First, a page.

Child Burned by Store-Made Sanitizer Spray From 7-Eleven

A 10-year-old boy was burned on his arms and legs after using a store-made sanitizer purchased at his local 7-Eleven. The owner of the store was charged with endangering the welfare of a child as well as deceptive business practices over the sale that caused the child injuries. 

The Injury

Law enforcement discovered social media posting that published pictures of burns on the 10-year old’s arms and legs. The boy had a negative reaction to the sanitizer, which was made by the 7-Eleven and put on sale without a list of ingredients or a warning label. The boy told a local news reporter that he and his friends bought the sanitizer spray hoping it would protect them from contracting COVID-19. Within the first minutes after applying the sanitizer, he reported, he and his friends started feeling itchy. The child’s mother had to rush the boy to the emergency twice within a 36-hour period for nurses to try to relieve his pain. According to reports, three other children in addition to the 10-year-old boy had mild reactions to the store-made sanitizer, but did not need to visit the hospital for treatment.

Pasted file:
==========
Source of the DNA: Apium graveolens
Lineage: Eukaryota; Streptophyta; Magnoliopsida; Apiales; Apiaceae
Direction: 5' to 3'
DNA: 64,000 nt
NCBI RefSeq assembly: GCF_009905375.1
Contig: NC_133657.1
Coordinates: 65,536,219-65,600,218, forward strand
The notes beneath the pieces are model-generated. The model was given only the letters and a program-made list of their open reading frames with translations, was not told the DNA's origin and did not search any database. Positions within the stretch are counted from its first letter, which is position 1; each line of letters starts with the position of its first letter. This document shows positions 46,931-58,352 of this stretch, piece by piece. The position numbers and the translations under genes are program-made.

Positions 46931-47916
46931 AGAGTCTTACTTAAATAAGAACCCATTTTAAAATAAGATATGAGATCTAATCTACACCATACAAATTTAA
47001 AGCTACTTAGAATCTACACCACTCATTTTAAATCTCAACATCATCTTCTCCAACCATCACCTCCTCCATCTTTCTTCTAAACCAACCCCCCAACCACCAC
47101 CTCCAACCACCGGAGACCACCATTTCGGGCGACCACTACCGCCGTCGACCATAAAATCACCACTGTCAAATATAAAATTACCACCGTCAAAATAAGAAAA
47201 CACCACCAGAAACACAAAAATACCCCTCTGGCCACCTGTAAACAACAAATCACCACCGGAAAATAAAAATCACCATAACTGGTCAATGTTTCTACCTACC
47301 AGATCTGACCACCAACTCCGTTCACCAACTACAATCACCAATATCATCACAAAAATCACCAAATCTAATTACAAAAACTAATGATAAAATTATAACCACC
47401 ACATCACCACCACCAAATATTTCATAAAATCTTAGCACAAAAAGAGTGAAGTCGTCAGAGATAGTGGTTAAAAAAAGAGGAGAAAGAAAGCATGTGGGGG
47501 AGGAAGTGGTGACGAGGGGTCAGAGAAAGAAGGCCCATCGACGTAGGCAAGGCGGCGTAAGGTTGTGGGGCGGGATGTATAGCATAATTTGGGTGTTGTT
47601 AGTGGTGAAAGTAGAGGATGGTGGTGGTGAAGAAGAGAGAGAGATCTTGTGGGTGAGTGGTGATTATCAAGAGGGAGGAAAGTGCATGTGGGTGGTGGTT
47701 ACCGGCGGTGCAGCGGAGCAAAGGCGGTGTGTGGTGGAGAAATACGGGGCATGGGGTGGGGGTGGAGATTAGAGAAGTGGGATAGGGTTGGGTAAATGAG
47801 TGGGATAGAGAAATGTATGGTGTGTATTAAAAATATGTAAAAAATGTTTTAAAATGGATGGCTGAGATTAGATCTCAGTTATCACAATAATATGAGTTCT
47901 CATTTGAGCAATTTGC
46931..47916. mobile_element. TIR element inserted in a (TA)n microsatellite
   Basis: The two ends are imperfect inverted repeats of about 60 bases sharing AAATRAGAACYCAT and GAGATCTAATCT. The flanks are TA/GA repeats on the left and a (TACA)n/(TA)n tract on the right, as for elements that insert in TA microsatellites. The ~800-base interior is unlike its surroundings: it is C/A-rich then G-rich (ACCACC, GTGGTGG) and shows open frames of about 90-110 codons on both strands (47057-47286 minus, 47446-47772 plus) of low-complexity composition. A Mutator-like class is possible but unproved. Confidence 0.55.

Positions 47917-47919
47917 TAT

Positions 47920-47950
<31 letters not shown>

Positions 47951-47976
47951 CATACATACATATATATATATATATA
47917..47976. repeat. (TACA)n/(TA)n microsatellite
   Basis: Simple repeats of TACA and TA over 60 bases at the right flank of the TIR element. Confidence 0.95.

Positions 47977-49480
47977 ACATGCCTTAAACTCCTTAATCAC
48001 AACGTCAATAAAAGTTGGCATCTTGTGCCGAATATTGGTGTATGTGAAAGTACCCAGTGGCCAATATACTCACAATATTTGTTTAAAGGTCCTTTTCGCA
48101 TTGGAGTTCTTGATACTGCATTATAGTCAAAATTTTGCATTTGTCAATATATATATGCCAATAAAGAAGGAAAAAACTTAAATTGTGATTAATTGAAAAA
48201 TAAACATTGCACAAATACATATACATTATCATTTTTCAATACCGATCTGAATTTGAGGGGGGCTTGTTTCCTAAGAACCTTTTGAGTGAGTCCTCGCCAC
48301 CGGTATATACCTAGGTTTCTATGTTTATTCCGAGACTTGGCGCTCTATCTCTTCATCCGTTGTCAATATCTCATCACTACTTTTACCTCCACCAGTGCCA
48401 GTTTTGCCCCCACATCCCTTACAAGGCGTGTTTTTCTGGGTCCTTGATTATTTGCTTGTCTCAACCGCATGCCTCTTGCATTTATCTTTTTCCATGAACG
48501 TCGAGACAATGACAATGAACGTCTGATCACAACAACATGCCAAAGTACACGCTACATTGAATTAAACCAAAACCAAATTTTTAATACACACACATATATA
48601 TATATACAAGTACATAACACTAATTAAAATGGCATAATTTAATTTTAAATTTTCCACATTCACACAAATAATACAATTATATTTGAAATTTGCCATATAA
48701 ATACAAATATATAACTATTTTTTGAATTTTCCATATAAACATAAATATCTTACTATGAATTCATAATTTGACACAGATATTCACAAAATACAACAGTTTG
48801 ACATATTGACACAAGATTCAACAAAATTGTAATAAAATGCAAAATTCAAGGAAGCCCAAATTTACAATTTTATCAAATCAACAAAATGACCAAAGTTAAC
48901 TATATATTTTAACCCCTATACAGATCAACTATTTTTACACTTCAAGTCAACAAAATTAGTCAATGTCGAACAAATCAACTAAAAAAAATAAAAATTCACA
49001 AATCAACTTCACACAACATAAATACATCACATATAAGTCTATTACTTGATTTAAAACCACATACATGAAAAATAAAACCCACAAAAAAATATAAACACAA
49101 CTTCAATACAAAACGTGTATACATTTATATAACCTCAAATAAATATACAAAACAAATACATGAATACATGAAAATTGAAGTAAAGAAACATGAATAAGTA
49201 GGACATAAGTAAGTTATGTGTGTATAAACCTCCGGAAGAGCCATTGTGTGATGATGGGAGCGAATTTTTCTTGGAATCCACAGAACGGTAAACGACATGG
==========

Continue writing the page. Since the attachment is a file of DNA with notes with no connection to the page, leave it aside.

Illegal Production and Sale

It is against the law to sell an unlabeled, untested, and unsafe product. Local authorities who investigated the injury do not believe that the 7-Eleven owner had malice or ill intent. In fact, authorities believe that the proprietor was trying to capitalize on the shortage of supply of sanitizer because of the pandemic. According to law enforcement, the business operator diluted foaming sanitizer with water and sold the bottles. Any remaining bottles of the store-made spray sanitizer and the ingredients used to make it were confiscated by police. While those affected turned in the bottles they had purchased, more than a dozen are still unaccounted for.

Damages Available

There are two general categories of damages, or monetary compensation, available to personal injury victims — compensatory and punitive. Compensatory damages are further divided into two types — economic and non-economic. Economic damages include money awarded to a plaintiff to cover financial harm including lost wages, medical expenses, property damage, and other quantitative losses. Non-economic damages, on the other hand, include harm that cannot be quantified, such as loss of enjoyment of life, loss of companionship, as well as pain and suffering. While compensatory damages are meant to make a personal injury victim whole, punitive damages are meant to punish a bad actor. Under Nevada law, NRS 42.005, a personal injury victim can be awarded punitive damages when the defendant’s behavior rises to malice, fraud, or oppression.

We Can Help

If you or a loved one has been hurt by a defective product in Nevada, contact the Las Vegas personal injury attorneys at H&P Law. We have helped thousands of injured victims fight for the monetary compensation they deserve. Do not try to navigate the legal system on your own. Contact us today for your initial case evaluation.

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